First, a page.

When you think of a tropical island in the South Pacific, do you envision silence? Disturbed only by gentle waves lapping on the beach and birds chirping quietly in the jungle? Sorry, my brothers and sisters, but you are incorrect.
Here’s a blow by blow of my last night in Savaii before vacation.
10:30 p.m. I turn out the light and a few minutes later I’m in dreamland. A happy place with air conditioning and no bugs.
11:16 p.m. I was awakened by the sound of children’s laughter. Actually, it was the boys in the family who are 23, 21, 18 and 14. I believe the cousins who live on the other side of my house were with them. They are 13 and 16. They were in the fale closest to my house. They were very happy. Unfortunately for me, that was expressed by braying like donkeys and squeals of glee. Much better than yelling in anger or pain but still makes it hard to sleep.
12:45 a.m. The boys are still laughing and talking. One thing about Samoans, they can laugh for hours. Drunk or sober. In tonight’s case I believe at least the older boys mirth was partially alcohol induced. Samoans don’t just chuckle, they go for full on belly laughs. And most have a similar laugh. Women have a certain laugh that you can recognize a mile away (or at least a couple hundred yards) and the men have a male version. Good for them for letting it all out and enjoying living the moment. I just wish they could do it a bit further away from my bed.
1:15’ish a.m. I doze back off.
2:35 a.m. War breaks out between the pigs and dogs that sleep on either side of my fale. I believe the dogs won the skirmish, since I heard a lot of piggy squealing as they headed to the back of the compound.
4:16 a.m. Dear God, there’s something on me, get it off, get it off, get it off! I felt something slide across my face and leaped out of bed. No mean feat for a woman of my size and age. As I stood there, breathless and confused, heart pounding, I realized a massive storm had blown in. The wind had blown the curtain across my face. Ok, back under the sheet. The wind kept blowing the curtain and a mist of rain onto me. I lay there, listening to the thunder and watching the strobe-like effect of the lightening through the blowing curtain.
4:42 a.m. A brilliant flash of light inside my fale and the smell of ozone. Lightening must have hit the tree over my fale. Electricity is out but my computer escaped unscathed. After unplugging everything to make sure nothing is on fire, I crawl back under the sheet, scratching bug bites and wiping rain off my face.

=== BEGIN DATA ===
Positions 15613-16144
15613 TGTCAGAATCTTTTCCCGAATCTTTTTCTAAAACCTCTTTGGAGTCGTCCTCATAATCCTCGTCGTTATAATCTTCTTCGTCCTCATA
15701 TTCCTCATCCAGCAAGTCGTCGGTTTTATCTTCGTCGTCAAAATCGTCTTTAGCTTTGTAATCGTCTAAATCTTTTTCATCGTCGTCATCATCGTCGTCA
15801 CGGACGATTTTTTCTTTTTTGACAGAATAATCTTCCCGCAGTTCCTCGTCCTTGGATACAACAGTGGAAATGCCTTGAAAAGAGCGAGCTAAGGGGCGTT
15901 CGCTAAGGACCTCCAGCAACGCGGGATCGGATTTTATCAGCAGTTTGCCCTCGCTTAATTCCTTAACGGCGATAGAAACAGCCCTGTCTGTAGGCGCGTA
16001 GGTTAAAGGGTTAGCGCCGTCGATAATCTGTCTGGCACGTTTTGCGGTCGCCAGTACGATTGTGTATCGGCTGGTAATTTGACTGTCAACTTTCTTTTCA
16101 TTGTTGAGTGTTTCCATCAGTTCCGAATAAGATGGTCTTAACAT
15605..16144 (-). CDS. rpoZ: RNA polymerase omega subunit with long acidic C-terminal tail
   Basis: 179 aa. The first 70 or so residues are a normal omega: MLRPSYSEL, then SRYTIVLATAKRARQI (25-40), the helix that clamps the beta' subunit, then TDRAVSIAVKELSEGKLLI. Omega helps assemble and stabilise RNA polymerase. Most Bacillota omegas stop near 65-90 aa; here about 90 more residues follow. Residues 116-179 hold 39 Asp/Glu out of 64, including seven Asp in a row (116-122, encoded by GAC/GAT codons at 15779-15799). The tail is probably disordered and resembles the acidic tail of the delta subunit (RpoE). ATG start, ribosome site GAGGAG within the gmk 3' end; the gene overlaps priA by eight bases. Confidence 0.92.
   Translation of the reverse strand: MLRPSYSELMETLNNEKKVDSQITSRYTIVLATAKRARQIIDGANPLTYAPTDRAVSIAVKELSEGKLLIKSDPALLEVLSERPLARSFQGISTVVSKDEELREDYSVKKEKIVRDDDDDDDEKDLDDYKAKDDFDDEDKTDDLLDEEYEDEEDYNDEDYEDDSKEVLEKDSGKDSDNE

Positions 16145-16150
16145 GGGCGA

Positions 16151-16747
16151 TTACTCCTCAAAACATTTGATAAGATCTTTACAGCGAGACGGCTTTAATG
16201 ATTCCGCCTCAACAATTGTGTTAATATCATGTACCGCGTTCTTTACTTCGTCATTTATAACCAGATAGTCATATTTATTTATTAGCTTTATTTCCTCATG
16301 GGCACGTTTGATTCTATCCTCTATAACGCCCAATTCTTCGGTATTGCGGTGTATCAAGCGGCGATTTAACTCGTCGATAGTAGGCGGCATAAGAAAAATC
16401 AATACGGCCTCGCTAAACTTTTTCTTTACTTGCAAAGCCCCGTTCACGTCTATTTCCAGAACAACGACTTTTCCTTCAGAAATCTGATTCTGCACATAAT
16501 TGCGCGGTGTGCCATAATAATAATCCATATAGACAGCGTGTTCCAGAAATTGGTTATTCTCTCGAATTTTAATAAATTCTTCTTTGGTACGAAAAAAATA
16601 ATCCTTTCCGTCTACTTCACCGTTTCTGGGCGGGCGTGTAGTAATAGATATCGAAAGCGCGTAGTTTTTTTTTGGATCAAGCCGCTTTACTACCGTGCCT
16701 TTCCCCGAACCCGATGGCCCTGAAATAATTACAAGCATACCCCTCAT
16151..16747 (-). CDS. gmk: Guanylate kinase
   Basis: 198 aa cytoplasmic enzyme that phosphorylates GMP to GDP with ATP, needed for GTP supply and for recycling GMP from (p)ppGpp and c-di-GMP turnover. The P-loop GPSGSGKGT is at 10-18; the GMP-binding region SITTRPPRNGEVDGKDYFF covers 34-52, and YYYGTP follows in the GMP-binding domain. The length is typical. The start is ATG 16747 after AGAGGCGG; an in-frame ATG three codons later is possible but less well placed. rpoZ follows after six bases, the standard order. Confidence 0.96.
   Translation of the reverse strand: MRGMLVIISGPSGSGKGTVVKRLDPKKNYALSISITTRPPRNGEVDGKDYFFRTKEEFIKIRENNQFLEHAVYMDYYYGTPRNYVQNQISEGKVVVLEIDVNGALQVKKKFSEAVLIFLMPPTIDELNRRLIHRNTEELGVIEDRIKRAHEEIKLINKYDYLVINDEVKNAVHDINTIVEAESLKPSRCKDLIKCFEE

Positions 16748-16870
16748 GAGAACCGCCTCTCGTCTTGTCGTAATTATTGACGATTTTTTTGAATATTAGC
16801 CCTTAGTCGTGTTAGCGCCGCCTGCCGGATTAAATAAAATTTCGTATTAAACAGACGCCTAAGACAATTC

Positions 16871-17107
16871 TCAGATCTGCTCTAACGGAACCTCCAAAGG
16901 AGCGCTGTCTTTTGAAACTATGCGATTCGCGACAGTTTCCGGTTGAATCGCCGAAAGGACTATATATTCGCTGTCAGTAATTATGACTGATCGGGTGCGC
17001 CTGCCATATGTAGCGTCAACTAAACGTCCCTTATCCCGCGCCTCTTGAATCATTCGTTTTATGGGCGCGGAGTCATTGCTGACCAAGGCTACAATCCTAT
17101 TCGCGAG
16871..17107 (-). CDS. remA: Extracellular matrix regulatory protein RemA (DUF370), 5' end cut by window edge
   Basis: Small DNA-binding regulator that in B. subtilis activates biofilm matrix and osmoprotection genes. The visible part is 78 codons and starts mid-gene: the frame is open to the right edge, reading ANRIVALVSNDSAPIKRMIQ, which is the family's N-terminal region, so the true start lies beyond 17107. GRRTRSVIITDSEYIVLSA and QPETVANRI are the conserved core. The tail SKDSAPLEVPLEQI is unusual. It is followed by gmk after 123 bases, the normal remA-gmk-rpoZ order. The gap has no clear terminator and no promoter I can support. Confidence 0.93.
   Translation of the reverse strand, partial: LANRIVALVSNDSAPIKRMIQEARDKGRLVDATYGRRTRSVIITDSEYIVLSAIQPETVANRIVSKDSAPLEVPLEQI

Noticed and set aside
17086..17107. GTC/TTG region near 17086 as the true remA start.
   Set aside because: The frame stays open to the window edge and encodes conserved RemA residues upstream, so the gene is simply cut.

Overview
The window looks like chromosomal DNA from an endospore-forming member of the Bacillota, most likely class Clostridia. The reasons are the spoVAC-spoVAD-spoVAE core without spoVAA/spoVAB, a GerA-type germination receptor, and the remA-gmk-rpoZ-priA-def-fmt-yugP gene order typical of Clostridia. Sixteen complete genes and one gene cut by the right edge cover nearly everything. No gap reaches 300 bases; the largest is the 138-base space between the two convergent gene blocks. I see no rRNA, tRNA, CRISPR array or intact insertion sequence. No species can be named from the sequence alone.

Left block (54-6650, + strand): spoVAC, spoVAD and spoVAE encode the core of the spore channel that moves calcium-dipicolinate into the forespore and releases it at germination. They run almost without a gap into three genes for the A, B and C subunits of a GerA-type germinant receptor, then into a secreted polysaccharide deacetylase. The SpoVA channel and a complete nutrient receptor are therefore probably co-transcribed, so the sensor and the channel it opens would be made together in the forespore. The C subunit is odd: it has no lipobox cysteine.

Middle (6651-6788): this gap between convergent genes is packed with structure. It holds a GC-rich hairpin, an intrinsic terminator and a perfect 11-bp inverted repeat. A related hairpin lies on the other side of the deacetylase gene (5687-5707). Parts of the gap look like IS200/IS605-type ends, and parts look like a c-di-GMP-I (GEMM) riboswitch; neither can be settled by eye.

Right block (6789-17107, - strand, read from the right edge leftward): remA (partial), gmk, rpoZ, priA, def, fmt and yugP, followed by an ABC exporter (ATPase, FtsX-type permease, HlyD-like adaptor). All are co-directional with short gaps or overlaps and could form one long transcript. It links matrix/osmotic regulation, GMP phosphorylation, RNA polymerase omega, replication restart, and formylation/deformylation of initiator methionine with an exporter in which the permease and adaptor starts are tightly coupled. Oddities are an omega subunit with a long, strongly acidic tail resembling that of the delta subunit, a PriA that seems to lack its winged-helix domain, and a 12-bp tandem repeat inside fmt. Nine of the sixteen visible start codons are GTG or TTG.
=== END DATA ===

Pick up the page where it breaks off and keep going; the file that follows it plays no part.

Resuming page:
5:00 a.m. I’m waiting for the church bells. They don’t happen. I fall back to sleep.
5:30 a.m. Brother’s alarm goes off. He hits snooze. Six times. I counted. I’d like to meet the sick individual who researched the most annoying sound possible to use to yank people out of a perfectl y nice dream. My brother didn’t get up for another two hours, by the way.
5:40 a.m. Pig and dog war erupts again. This time the pigs are battling some really stupid 6 month old puppies who think their barking is going to scare a 300 pound boar. Pigs are still at my fale. Puppies are running back to their house, barking all the way.
6:20 a.m. Ah, the sound of morning in Samoa. Roosters, birds chirping and the family stereo playing full blast. Another Saturday morning in paradise.
6:35 a.m. Clearly it’s time to feed the pigs. They’re squealing and my neighbor is standing inside the front fale yelling for his son to get up. He sleeps in the fale next to mine. He just yells his name. Over and over.
6:40 a.m. I’m up. The rain has eased a bit. There’s music now from both houses.
7:55 a.m. My neighbor finally came back to the fale to wake up the son to feed the pigs. Now, instead of yelling from the front house, he’s standing 15 feet away from my fale, just outside where is son is sleeping. Instead of just yelling his name, he alternates with “sole” (dude). I just heard a teen age grunt. Maybe the yelling will stop. Please, make the squealing of the pigs stop, Clarice.